ERIC Number: EJ799879
Record Type: Journal
Publication Date: 2008-Jun
Syndrome by Any Other Name. . .
Exceptional Parent, v38 n6 p43-44 Jun 2008
The word "syndrome" is one of those words that has slipped into one's vocabulary with few realizing what exactly it means or all the implications it carries. The word "syndrome" can be defined as "a group of signs and symptoms that occur together and characterize a particular abnormality or condition." Typically, a syndrome will be defined by major symptoms or signs, which must be present, and minor symptoms or signs, which may or may not be present. The word is used to facilitate classification and study of and also communication about certain conditions. The fact that a set of symptoms has been classified as a syndrome does not mean that everyone with that syndrome experiences the symptoms in the same way or that they contracted it in the same way or ways. Therefore, classifying conditions as a syndrome has advantages and disadvantages. On one hand, classification, diagnosis, discussion, and, ultimately, treatment of the condition may become easier with classification as a syndrome. However, the concept of a syndrome may also lead to overgeneralization about a condition. Individuals may even come to be defined by their syndrome. Whatever the case, syndromes should be considered a useful concept. They spread awareness about and research for certain conditions. When applied properly, they do not limit individuals and instead are a great tool to reaching maximum personal potential.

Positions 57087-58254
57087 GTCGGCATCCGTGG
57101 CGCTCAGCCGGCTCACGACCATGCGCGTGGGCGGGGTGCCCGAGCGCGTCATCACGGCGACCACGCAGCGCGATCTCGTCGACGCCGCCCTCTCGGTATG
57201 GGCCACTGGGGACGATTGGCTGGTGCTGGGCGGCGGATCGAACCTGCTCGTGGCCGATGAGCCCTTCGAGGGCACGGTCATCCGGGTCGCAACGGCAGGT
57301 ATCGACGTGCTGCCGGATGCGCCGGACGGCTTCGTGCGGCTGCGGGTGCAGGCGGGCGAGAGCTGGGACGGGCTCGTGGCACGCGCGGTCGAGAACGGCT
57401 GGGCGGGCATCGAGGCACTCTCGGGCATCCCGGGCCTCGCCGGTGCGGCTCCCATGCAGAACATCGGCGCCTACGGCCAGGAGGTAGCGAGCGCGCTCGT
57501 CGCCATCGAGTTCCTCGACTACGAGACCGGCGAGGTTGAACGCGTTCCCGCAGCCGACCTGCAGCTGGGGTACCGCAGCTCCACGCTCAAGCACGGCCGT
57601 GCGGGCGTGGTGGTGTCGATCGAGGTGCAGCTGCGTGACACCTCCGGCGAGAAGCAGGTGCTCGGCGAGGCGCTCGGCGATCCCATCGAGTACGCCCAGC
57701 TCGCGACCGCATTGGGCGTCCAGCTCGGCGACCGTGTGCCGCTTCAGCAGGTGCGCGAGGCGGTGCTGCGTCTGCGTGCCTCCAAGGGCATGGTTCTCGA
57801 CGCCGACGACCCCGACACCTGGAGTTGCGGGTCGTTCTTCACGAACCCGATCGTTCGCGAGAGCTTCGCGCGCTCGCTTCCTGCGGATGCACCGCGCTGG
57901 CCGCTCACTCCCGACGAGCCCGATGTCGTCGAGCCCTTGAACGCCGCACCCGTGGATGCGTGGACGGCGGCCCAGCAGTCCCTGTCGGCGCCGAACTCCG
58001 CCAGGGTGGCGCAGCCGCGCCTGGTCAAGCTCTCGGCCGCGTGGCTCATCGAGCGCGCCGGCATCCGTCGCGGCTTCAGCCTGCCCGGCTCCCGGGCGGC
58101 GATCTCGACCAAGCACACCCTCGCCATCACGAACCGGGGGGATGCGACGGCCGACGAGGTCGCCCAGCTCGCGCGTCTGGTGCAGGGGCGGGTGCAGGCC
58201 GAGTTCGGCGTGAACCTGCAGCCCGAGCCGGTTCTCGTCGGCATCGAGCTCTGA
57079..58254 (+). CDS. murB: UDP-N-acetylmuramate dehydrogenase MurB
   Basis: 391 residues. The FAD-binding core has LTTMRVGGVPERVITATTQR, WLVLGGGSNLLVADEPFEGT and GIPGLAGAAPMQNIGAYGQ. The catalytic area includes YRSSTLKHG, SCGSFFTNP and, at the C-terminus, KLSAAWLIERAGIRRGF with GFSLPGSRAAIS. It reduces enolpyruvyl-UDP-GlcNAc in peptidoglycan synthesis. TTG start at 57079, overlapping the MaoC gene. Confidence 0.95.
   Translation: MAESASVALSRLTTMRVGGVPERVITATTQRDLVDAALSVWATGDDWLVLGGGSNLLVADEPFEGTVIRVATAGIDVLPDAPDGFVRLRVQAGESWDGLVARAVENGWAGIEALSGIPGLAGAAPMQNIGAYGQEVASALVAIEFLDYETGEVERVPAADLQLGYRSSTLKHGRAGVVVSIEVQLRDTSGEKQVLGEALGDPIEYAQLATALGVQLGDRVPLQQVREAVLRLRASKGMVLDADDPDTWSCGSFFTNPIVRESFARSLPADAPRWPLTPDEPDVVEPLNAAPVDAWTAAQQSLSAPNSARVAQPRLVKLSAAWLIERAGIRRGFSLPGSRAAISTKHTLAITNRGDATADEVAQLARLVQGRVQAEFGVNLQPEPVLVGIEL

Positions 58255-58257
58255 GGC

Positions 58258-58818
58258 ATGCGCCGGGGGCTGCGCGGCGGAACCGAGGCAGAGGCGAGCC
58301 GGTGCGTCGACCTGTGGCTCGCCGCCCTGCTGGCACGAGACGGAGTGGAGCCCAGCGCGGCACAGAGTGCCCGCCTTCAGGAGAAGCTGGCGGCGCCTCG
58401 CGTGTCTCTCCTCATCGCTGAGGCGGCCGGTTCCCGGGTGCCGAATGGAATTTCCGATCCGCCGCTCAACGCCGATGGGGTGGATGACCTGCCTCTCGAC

Descriptors: Classification, Disabilities, Symptoms (Individual Disorders), Down Syndrome, Autism, Asperger Syndrome
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Publication Type: Journal Articles; Reports - Descriptive
Education Level: N/A
Authoring Institution: N/A